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United States v. Lewis

United States Court of Appeals, Tenth Circuit

September 30, 2014

UNITED STATES OF AMERICA, Plaintiff - Appellee,
v.
MARCUS SABATION LEWIS, Defendant - Appellant

APPEAL FROM THE UNITED STATES DISTRICT COURT FOR THE DISTRICT OF KANSAS. (D.C. NO. 6:12-CR-10180-EFM-1).

John K. Henderson, Jr., Assistant Federal Public Defender, Federal Public Defender's Office, Wichita, Kansas, for Appellant.

James A. Brown, Assistant United States Attorney (Barry R. Grissom, United States Attorney, with him on the brief), United States Attorney's Office, Topeka, Kansas, for Appellee.

Before TYMKOVICH, BALDOCK, and BACHARACH, Circuit Judges.

OPINION

Page 1087

TYMKOVICH, Circuit Judge.

This venue case requires us to decide whether a convicted sex offender who violates 18 U.S.C. § 2250(a) when he (1) abandons his residence in one state, (2) moves from that state to another, and (3) knowingly fails to update his sex offender registration can be prosecuted in the state from which he departed. In other words, is venue proper in the departure district for the federal crime of knowingly failing to register as a sex offender after traveling in interstate commerce?

We find that it is, and, exercising jurisdiction under 28 U.S.C. § 1291, we AFFIRM the district court's decision. Under the relevant statutory provisions and case law, a sex offender may be prosecuted in either the departure district where the offense began or in other districts where the offender was required to update his registration.

I. Background

In 1996, Marcus Lewis pleaded guilty to statutory rape in Missouri and was sentenced to five years of probation. He later

Page 1088

served prison time on account of a probation violation. As a convicted sex offender, Lewis was required by federal law to register his status in his state of residence under the federal Sex Offender Registration and Notification Act (SORNA) and its statutory predecessors. Lewis last registered in Kansas in May 2011, and he has not voluntarily registered in any other state since that time.

Congress enacted SORNA in 2006 to require convicted sex offenders to register where they live, work, or attend school. Any changes in status must be reported to authorities at any new place of residency. In this way, a national database is created and kept current, providing up-to-date information about the location and movement of covered sex offenders.

In August 2011, a sheriff's deputy for Lyon County, Kansas, tried to locate Lewis on a warrant for a probation violation unconnected to his sex offense. Accessing the sex offender registry, the deputy went to Lewis's last known address, but learned that Lewis no longer lived there. Unable to locate Lewis, the deputy turned the matter over to the U.S. Marshals Service. The marshals, relying on information available in their database about Lewis's family members, visited Kansas City, Missouri, in hopes of finding Lewis. The marshals could not physically locate Lewis at the Kansas City address, but did identify a car associated with him.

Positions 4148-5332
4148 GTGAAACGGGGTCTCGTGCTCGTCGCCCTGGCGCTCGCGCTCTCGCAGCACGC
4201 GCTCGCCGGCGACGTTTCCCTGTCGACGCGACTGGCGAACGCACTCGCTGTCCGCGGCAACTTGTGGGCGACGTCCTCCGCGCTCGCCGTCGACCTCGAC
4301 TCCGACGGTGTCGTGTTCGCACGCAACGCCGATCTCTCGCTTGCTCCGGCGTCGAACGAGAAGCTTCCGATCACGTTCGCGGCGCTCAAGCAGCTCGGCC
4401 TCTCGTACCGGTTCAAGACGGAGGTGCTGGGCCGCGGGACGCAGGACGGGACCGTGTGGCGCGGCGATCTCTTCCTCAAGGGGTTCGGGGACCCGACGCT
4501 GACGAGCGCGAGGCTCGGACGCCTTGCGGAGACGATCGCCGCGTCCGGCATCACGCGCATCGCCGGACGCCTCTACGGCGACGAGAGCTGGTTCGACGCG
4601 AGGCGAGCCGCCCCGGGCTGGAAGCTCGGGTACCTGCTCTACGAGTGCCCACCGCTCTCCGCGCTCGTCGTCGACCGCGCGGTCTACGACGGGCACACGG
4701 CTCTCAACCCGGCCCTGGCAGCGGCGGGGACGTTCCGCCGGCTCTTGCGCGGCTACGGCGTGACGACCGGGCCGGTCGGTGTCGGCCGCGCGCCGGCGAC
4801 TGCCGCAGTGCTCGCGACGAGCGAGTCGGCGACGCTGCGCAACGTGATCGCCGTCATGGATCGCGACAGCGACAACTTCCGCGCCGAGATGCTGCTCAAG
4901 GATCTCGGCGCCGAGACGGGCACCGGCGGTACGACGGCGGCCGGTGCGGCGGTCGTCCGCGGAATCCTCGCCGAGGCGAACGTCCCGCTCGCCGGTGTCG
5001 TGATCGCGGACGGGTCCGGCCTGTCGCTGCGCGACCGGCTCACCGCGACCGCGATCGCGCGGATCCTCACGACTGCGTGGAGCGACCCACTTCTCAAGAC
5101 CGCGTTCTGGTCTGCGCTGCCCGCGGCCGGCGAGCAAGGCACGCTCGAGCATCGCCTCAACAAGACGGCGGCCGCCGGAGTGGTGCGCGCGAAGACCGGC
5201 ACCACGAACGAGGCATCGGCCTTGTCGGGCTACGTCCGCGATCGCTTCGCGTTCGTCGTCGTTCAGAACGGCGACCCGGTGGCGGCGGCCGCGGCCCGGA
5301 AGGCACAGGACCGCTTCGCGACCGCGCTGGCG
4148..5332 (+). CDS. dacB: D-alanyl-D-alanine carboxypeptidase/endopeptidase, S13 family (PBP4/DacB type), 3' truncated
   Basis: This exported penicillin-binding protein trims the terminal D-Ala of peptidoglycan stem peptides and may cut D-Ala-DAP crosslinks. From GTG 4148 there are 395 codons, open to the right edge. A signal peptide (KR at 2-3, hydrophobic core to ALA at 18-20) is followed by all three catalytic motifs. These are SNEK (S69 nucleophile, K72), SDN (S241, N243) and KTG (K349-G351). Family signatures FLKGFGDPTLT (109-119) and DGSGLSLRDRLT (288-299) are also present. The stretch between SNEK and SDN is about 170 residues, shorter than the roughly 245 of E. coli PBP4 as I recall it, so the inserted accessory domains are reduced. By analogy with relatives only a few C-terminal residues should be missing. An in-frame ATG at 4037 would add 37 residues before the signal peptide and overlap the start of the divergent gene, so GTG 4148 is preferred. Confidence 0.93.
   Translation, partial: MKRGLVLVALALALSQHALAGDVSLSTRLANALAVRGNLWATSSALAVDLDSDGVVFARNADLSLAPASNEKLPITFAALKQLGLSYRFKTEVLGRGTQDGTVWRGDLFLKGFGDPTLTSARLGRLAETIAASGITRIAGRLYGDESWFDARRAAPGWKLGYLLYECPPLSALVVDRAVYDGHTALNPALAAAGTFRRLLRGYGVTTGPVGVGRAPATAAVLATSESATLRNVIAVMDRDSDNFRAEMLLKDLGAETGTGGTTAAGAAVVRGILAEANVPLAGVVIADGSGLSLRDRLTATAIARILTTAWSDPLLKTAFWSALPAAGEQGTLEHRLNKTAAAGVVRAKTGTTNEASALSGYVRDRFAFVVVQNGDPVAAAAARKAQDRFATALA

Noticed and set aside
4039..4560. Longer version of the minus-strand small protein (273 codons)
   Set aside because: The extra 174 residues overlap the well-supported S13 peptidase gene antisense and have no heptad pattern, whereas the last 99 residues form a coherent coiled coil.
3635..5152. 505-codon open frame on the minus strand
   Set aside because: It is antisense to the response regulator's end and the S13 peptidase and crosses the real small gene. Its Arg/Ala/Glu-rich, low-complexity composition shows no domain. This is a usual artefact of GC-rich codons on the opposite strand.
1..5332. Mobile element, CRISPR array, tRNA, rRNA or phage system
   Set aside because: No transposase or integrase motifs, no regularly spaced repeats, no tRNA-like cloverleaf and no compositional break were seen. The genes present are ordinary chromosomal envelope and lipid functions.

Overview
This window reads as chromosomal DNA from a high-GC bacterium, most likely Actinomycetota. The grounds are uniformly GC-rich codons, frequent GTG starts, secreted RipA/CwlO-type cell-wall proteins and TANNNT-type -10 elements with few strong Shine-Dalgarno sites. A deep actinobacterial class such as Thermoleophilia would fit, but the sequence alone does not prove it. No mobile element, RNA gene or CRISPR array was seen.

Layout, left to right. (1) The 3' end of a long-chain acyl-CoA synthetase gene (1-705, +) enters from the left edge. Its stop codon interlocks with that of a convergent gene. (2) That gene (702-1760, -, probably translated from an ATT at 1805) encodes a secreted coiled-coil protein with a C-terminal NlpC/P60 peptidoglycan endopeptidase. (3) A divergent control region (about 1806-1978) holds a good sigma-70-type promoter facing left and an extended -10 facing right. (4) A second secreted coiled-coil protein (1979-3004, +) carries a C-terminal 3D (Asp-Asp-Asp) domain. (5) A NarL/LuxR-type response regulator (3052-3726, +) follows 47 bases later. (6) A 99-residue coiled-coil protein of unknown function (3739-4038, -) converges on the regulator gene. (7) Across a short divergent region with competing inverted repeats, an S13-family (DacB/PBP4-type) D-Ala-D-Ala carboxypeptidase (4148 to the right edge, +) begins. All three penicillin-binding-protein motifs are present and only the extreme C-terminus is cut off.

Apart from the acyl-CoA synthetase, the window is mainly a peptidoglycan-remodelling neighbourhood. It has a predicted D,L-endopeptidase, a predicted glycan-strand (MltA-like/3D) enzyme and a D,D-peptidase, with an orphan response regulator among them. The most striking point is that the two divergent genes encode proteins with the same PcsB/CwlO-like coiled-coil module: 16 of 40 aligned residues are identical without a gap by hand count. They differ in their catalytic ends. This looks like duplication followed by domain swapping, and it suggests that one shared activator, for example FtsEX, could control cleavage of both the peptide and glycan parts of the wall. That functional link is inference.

Almost a year later, on July 25, 2012, Lewis was apprehended in Atlanta, Georgia, on the Lyon County warrant. An Atlanta-based inspector for the marshals interviewed Lewis in the Fulton County jail, where Lewis admitted that he left Kansas because he worried his probation officer would report him for violations. During the interview, he also explained that he had first traveled to Missouri to visit relatives and later took a Greyhound bus to Georgia. When he arrived in Georgia, he stayed in a homeless shelter for six months, but had since become employed and made plans to marry. Finally, Lewis confessed he knew of his obligation to register in Georgia upon changing his residence, but that he resisted doing so for fear of being arrested on his outstanding Kansas warrants.

A federal grand jury in the District of Kansas indicted Lewis for one count of failing to register between August 2011 and July 2012 under 18 U.S.C. § 2250(a). Lewis filed a motion to dismiss for improper venue, claiming that the alleged violation did not occur in Kansas. The district court denied this motion.

After the government declined to agree to a conditional plea, the case proceeded to a stipulated bench trial, and the district court found Lewis guilty of violating § 2250(a). Following the trial, Lewis filed a motion for judgment of acquittal, which raised the improper venue issue and claimed that the evidence of venue was insufficient for conviction. The district court denied this motion and later sentenced Lewis to 24 months in prison.

II. Analysis

Lewis contends venue was improper in Kansas. Along these lines, he argues that SORNA requires him only to register either in Missouri or Georgia because he abandoned his home in Kansas, traveled through Missouri, and established residency in Georgia. According to Lewis, any SORNA violation occurred--and thus could only be prosecuted--in states other than Kansas.

Although venue is ordinarily a fact question, we review de novo a district court's legal finding of sufficient evidence to support a venue determination. United ...


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